Deaths related to alcohol use in the U.S. have increased over the past years, resulting in alcohol having a larger impact on public health services, according to a recent study. The authors of Using Death Certificates to Explore Changes in Alcohol‐Related Mortality in the United States, 1999 to 2017 warn that because death certificates often fail to indicate the contribution of alcohol, the scope of alcohol‐related mortality in the United States is likely higher than suggested from death certificates alone.
Alcohol consumption, alcohol‐related emergency department visits, and hospitalizations have all increased in the last 2 decades, particularly among women and people middle‐aged and older. Researchers analyzed mortality data from the National Center for Health Statistics to assess whether there were parallel changes in alcohol‐related mortality during the same time period.
For each death, an underlying cause and up to 20 multiple or contributing causes were indicated. Deaths were identified as alcohol‐related if an alcohol‐induced cause was listed as either an underlying or multiple cause.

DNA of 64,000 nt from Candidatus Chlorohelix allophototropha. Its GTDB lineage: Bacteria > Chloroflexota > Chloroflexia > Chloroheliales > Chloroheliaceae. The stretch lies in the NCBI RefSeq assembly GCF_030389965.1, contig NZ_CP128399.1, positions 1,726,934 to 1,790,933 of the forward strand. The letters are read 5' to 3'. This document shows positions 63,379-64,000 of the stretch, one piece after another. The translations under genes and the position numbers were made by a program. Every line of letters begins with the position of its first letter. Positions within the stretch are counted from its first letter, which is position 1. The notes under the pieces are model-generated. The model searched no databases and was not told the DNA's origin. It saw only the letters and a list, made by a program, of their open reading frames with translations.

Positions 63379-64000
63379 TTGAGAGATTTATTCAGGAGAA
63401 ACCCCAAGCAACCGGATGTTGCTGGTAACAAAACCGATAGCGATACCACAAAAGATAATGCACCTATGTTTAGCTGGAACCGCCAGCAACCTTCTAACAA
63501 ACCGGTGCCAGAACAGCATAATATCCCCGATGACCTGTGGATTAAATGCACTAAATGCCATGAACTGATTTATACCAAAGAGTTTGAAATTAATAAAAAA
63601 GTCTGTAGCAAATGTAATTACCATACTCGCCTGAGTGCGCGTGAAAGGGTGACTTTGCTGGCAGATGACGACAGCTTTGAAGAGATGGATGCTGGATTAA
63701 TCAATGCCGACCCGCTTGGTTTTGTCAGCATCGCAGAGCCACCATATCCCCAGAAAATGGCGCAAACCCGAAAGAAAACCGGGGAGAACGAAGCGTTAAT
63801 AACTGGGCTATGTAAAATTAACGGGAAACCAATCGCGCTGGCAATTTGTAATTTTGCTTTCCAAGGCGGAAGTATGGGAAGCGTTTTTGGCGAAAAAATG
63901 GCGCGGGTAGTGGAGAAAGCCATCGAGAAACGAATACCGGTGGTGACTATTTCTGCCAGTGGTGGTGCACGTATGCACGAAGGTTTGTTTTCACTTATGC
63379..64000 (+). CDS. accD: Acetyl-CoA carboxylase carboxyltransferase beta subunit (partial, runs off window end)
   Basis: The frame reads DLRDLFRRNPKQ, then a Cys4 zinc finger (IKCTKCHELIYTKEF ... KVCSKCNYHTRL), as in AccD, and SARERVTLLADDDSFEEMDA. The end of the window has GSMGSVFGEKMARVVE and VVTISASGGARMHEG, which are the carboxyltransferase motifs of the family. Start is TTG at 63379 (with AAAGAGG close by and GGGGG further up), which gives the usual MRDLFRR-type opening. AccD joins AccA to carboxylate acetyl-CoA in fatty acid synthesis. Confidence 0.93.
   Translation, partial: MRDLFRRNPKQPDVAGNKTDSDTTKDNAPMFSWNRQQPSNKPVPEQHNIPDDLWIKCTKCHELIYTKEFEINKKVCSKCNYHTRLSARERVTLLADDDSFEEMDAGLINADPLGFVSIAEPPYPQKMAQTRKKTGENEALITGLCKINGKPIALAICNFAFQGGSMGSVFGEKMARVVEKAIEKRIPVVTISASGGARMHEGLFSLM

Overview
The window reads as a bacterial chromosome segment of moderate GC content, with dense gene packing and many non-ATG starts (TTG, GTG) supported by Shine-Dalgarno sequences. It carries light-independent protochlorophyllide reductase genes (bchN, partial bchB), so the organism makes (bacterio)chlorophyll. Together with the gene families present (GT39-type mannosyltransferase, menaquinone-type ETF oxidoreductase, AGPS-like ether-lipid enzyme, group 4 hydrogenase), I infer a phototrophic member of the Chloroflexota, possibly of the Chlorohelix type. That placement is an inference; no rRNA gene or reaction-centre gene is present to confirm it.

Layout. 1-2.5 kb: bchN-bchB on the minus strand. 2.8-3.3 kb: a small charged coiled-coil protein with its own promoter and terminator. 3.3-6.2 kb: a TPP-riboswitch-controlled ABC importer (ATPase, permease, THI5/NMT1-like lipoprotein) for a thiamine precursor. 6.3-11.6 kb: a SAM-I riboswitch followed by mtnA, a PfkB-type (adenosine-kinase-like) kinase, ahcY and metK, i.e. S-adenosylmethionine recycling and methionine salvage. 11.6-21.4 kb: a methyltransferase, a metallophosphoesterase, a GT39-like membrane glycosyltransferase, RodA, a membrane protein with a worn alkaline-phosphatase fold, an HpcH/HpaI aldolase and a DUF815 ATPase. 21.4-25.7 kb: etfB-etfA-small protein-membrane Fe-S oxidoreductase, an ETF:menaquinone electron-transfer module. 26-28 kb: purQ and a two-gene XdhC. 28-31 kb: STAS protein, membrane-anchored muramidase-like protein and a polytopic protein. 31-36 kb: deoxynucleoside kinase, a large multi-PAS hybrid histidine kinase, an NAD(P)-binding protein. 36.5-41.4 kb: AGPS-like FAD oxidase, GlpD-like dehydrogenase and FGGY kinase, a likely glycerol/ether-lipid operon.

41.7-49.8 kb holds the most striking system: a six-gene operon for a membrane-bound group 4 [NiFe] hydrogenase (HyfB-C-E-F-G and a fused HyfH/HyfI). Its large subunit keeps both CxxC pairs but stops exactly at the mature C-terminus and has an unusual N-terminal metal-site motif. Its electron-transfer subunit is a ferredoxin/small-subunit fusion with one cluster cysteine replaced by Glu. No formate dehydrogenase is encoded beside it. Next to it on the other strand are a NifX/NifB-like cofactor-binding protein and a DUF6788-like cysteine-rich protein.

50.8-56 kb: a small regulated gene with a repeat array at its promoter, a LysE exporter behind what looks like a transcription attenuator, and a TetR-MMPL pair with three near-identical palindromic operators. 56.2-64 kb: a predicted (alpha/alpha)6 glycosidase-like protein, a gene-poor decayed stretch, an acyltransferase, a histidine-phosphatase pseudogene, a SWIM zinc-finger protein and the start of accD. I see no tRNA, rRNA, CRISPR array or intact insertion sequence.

- The number of alcohol‐related deaths per year among people aged 16+ doubled from 35,914 to 72,558, and the rate increased 50.9% from 16.9 to 25.5 per 100,000.
- Nearly 1 million alcohol‐related deaths (944,880) were recorded between 1999 and 2017.
- In 2017, 2.6% of roughly 2.8 million deaths in the U.S. involved alcohol.
- Nearly half of alcohol‐related deaths resulted from liver disease (30.7%; 22,245) or overdoses on alcohol alone or with other drugs (17.9%; 12,954).
- Rates of alcohol‐related deaths were highest among males, people in age‐groups spanning 45 to 74 years, and among non‐Hispanic (NH) American Indians or Alaska Natives.
- Rates increased for all age‐groups except 16 to 20 and 75+ and for all racial and ethnic groups except for initial decreases among Hispanic males and NH Blacks followed by increases.
- The largest annual increase occurred among NH White females.
- Rates of acute alcohol‐related deaths increased more for people aged 55 to 64, but rates of chronic alcohol‐related deaths, which accounted for the majority of alcohol‐related deaths, increased more for younger adults aged 25 to 34.
The study’s authors say the findings support the need for improving surveillance of alcohol‐involved mortality.